Tuesday, July 26, 2011

Writer Bipolar

I'm starting this post off with a disclaimer.  I have friends who are bipolar.  I know it's a serious issue.  I understand it can seriously impair the quality of people's lives.  It is serious and by writing a post entitled Writer Bipolar I am, in no way, trying to make light of people who really and truly are bipolar.

Whew, got that out of the way!  Writer Bipolar may not impair writer's ability to live their lives, but as my circle of writer friends grows I'm increasingly convinced it's something most writers experience.  Writers, almost all of them, seem to run a little hot and cold.  It stands to reason.  For those of you who aren't writers, a typical day often goes like this:

I have no time to write NO TIME.  It's entirely possible I'll never, ever have time again!  Much hand wringing follows. (Down)

One hour and ten minutes later--now I have time!  Hooray!  Tweet #amwriting. (Up)  Make tea, sit down, open up work in progress and....instantly develop a burning desire for cheesy popcorn.  Eat cheesy popcorn, wash hands, sit down, repeat (at least four times) until you realize cheesy popcorn is just an excuse not to write. (Down) 

Stare at keyboard for fifteen minutes.  Study your cuticles and try to ignore the siren call of the internet  (Further Down)  Realize you have nothing to say and you will probably never have anything to say ever again.  Begin to doubt your worth, as both a human being and a writer, (All the way Down).  BAM all of a sudden an idea hits you.  You're off and your fingers can barely keep up with your thoughts so you have to write it in a crazy typed shorthand so you can capture the ideas before they escape. (Way Up).  Reread what you wrote and realize your mother was right.  You are a genius and exceptionally pretty too, and if people don't like you it's just because they're jealous.  (All the way up on the ceiling Up).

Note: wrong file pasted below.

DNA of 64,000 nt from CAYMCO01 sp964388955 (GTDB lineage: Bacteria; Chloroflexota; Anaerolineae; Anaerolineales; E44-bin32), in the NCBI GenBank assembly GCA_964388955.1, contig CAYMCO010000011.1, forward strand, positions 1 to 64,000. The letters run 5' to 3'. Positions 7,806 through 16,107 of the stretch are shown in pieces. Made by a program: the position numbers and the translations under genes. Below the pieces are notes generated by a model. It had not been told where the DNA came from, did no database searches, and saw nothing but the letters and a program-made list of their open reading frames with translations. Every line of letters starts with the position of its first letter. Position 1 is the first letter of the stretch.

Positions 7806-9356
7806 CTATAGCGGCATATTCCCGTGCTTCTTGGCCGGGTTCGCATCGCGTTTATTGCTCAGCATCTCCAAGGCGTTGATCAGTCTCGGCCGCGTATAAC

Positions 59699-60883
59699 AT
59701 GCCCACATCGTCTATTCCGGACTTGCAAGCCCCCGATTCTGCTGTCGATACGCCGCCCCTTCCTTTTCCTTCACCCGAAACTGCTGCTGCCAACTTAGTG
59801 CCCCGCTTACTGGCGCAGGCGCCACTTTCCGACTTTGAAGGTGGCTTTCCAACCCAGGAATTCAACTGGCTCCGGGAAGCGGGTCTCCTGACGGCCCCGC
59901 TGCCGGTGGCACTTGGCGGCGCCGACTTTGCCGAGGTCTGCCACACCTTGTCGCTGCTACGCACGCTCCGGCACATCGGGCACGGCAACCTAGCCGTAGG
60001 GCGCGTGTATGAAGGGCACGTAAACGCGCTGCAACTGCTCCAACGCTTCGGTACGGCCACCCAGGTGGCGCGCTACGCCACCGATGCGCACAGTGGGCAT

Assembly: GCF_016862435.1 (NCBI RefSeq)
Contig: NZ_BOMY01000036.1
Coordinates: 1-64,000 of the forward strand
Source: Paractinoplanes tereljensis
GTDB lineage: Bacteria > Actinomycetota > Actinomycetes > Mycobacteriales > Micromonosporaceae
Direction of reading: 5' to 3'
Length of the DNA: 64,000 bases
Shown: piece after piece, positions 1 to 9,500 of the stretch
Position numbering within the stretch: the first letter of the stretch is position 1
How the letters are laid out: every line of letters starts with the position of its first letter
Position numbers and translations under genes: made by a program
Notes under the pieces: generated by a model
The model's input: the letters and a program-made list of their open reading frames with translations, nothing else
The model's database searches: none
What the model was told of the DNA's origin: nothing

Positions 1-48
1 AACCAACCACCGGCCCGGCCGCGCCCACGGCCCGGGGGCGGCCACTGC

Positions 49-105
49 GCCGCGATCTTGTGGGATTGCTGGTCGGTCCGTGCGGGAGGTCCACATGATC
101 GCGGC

You'll stay up on the ceiling until the next time you look at your work.  You'll pull up your masterpiece and realize it's beyond awful, worse than you could have possibly imagined (Down).  Except then you will edit and edit and edit and edit and edit until it's amazing again. (Up).

I'm going to end this post on an Up cycle, just like I've learned to end my writing days.  To all my amazing writer friends who experience the ups and downs of writing, keep at it, and make sure to end on an Up!  To all the people who love us and want us to be as Up as possible, here's a little word of advice.  Whatever you do, don't eat the last of the cheesy popcorn!


The Bookworm said...

'ignore the siren call of the internet'...lol...nice post!

SBJones said...

My younger sister is bi-polar so I know what your talking about. My first book, I had no distractions when I wrote it. No blog to post, none to comment on, no marketing and promotion rounds to make. It was easy to write.

Now it is very hard to get the time in, but the initial hoopla of launching my first book is starting to fade and the writing has returned.

What I have found is that I have to consciously go through a small routine before I can write. Shutting off all internet, turning off my phone, getting the glass of iced tea and putting on music and in 10-15 minutes the writing happens. But if I leave my email open or my phone buzzes me a tweet; it all de-rails and I never get to writing. The routine to get going is like taking meds. Right now without it, I can't function.

Johanna Garth said...

Thanks Naida!

SB, love the analogy of routine to meds. So true!